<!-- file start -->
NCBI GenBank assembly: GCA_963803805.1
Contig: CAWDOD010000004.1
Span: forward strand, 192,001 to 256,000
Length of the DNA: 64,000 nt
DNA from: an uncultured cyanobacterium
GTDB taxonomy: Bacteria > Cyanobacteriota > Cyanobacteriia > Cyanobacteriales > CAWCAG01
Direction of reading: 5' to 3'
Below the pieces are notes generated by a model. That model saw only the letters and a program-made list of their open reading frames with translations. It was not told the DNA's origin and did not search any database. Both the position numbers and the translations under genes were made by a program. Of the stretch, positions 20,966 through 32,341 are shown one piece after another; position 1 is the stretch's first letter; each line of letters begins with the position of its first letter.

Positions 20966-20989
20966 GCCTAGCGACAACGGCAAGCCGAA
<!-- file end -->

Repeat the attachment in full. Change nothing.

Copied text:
NCBI GenBank assembly: GCA_963803805.1
Contig: CAWDOD010000004.1
Span: forward strand, 192,001 to 256,000
Length of the DNA: 64,000 nt
DNA from: an uncultured cyanobacterium
GTDB taxonomy: Bacteria > Cyanobacteriota > Cyanobacteriia > Cyanobacteriales > CAWCAG01
Direction of reading: 5' to 3'
Below the pieces are notes generated by a model. That model saw only the letters and a program-made list of their open reading frames with translations. It was not told the DNA's origin and did not search any database. Both the position numbers and the translations under genes were made by a program. Of the stretch, positions 20,966 through 32,341 are shown one piece after another; position 1 is the stretch's first letter; each line of letters begins with the position of its first letter.

Positions 20966-20989
20966 GCCTAGCGACAACGGCAAGCCGAA